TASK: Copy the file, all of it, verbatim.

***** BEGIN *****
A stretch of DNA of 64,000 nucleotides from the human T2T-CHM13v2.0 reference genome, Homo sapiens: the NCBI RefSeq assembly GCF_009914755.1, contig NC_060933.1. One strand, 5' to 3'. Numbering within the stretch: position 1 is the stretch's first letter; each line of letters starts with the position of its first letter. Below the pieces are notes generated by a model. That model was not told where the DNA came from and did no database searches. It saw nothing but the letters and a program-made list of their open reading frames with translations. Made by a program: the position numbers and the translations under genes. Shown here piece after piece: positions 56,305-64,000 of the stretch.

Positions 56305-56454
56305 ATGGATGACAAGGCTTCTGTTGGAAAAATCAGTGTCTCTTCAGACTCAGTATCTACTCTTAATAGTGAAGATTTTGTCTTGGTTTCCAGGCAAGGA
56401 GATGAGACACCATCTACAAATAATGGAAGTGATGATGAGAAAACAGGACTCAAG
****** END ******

A stretch of DNA of 64,000 nucleotides from the human T2T-CHM13v2.0 reference genome, Homo sapiens: the NCBI RefSeq assembly GCF_009914755.1, contig NC_060933.1. One strand, 5' to 3'. Numbering within the stretch: position 1 is the stretch's first letter; each line of letters starts with the position of its first letter. Below the pieces are notes generated by a model. That model was not told where the DNA came from and did no database searches. It saw nothing but the letters and a program-made list of their open reading frames with translations. Made by a program: the position numbers and the translations under genes. Shown here piece after piece: positions 56,305-64,000 of the stretch.

Positions 56305-56454
56305 ATGGATGACAAGGCTTCTGTTGGAAAAATCAGTGTCTCTTCAGACTCAGTATCTACTCTTAATAGTGAAGATTTTGTCTTGGTTTCCAGGCAAGGA
56401 GATGAGACACCATCTACAAATAATGGAAGTGATGATGAGAAAACAGGACTCAAG